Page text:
December 22, 2013



The box office effect of the upcoming holidays is already being seen, as studios are estimating extremely low Sunday drops from Saturday based on seasonal patterns.  With one conspicuous exception, everything in town is doing at least moderately well.

OPENINGS:  ANCHORMAN 2: THE LEGEND CONTINUES (Paramount) didn’t carry off the weekend crown, and at $26.8M ($40M since Wednesday), it’s at the lower end of where it had hoped to be, its weekend below the opening of the original Anchorman in 2004 ($28.4M–but that opened on a Friday).  Nevertheless, the holidays will make it a very robust hit, especially since its only real comedy competition is The Secret Life of Walter Mitty.  Decimating the first Anchorman‘s international box office isn’t hard, considering that it was barely released overseas and had a total of $5.3M, so it’s not a major accomplishment that Anchorman 2 is already at $13.4M in 5 territories.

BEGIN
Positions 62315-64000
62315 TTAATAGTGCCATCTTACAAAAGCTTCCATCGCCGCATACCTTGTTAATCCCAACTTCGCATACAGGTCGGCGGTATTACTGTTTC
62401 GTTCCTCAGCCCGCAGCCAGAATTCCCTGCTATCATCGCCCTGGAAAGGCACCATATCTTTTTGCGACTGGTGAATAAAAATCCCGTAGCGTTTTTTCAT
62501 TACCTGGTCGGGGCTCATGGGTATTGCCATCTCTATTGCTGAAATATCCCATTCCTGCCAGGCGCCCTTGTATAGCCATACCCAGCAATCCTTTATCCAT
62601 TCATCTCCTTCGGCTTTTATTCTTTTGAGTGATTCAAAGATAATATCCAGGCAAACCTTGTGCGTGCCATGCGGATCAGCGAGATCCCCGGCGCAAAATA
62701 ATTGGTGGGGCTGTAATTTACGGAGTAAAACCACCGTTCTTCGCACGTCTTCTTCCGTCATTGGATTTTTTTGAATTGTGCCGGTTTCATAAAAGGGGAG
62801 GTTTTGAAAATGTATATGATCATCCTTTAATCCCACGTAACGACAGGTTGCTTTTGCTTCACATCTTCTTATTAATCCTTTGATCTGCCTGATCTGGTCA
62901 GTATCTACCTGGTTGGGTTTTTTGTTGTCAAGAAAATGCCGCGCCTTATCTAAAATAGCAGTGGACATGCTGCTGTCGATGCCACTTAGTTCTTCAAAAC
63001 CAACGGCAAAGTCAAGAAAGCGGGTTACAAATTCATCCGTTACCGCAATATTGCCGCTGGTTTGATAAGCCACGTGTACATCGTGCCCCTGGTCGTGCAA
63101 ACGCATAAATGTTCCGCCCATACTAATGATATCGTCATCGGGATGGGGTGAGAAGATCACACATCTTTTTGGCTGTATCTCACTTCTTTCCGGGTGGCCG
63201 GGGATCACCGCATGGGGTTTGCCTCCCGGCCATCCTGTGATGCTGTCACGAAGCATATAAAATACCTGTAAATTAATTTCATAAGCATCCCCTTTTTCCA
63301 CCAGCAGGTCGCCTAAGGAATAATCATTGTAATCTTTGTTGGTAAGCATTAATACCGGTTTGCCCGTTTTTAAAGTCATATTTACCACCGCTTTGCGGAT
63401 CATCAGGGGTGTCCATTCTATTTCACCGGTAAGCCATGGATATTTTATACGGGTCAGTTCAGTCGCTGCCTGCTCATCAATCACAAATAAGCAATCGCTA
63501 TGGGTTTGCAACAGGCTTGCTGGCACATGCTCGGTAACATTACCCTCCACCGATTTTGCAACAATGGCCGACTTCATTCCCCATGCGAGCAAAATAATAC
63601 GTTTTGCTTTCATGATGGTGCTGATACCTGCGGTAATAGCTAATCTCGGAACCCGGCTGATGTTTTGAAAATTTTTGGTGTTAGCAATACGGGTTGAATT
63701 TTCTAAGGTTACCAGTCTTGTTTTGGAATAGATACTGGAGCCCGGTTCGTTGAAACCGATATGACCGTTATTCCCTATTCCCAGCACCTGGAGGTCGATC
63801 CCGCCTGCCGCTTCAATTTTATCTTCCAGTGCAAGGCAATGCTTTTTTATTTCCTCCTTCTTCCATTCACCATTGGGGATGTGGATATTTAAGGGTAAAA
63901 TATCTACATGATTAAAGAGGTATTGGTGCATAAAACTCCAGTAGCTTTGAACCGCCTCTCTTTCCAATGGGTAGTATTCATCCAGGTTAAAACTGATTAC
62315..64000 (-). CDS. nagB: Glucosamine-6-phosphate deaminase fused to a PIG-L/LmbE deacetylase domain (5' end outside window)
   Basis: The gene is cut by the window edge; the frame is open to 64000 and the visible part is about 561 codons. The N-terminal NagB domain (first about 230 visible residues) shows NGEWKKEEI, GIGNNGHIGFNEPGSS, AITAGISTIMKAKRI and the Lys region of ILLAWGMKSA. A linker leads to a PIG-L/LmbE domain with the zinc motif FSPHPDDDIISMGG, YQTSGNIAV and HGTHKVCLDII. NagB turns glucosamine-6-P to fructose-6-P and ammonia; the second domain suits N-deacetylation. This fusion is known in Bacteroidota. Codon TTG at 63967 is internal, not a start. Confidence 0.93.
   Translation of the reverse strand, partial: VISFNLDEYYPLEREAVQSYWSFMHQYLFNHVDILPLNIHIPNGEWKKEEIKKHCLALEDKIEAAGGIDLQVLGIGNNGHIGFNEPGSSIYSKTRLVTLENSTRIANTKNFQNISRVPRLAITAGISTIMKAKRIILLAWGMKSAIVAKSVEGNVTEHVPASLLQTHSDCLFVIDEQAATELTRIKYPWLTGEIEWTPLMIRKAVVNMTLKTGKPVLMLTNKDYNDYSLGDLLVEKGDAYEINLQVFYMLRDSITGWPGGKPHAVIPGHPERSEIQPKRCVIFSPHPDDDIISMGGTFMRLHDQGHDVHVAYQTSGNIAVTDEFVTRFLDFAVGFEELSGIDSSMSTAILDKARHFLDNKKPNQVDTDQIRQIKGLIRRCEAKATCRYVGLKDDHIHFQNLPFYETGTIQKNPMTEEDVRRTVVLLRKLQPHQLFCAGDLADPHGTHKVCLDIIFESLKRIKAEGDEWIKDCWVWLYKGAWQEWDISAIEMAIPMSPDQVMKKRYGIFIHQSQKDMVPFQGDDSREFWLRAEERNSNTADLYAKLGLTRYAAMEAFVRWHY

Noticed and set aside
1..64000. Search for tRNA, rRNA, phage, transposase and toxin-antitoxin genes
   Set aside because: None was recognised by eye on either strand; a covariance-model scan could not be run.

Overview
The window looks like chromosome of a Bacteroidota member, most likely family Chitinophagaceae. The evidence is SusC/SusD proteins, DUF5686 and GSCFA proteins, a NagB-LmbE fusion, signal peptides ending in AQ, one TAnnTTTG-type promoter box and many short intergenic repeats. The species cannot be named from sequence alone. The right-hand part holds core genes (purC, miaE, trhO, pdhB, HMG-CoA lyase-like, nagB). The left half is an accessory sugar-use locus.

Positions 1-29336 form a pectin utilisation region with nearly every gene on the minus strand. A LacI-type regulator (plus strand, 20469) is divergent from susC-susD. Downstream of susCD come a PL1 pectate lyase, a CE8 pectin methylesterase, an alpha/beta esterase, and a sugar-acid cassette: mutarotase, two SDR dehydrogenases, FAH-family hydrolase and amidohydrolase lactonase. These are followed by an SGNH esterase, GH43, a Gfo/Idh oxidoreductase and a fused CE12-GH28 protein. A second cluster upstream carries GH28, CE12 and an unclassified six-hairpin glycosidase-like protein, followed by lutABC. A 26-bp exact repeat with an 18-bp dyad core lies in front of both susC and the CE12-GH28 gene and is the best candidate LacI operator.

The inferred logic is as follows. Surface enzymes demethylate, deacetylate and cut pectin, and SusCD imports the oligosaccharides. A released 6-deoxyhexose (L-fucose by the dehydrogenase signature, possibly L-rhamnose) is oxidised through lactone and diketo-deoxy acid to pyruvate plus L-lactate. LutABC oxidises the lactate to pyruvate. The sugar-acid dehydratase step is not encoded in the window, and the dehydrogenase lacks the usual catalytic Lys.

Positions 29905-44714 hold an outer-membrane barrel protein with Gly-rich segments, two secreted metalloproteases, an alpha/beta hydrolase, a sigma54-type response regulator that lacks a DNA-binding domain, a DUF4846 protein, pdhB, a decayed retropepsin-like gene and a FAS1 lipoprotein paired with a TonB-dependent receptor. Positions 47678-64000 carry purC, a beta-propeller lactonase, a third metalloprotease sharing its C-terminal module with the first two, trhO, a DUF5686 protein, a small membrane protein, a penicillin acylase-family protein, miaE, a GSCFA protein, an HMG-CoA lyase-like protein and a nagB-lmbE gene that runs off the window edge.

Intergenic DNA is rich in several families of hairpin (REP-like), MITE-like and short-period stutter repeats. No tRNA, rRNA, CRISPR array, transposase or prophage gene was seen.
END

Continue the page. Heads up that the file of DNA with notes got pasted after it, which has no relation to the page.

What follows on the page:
AMERICAN HUSTLE (Sony) is off to a sensational start for a film with no pre-sold elements at all, neck-and-neck at $19.1M with Frozen for 3d place behind Hobbit 2 and Anchorman 2 (Disney estimates Frozen at $100K higher, but other studios dispute that).   It’s already the biggest opener of director David O. Russell’s career, and Sony is being fairly conservative with its Sunday estimate, claiming the 2d biggest Sunday drop in the Top 10, so its number may rise.  With a pathway of awards and nominations likely ahead of it after the holidays are over, it could reach $100M+.  The immediate question will be whether the Wednesday arrival of The Wolf of Wall Street, which has a somewhat overlapping concept and set of themes–but a very different tone–will cut into its business.

SAVING MR. BANKS (Disney) had a much softer expansion into wide release at $9.3M, with an audience that skewed very old.  The movie will need to build through the holidays if it’s to develop any awards momentum.  In just a few overseas territories, it’s earned $15.4M so far.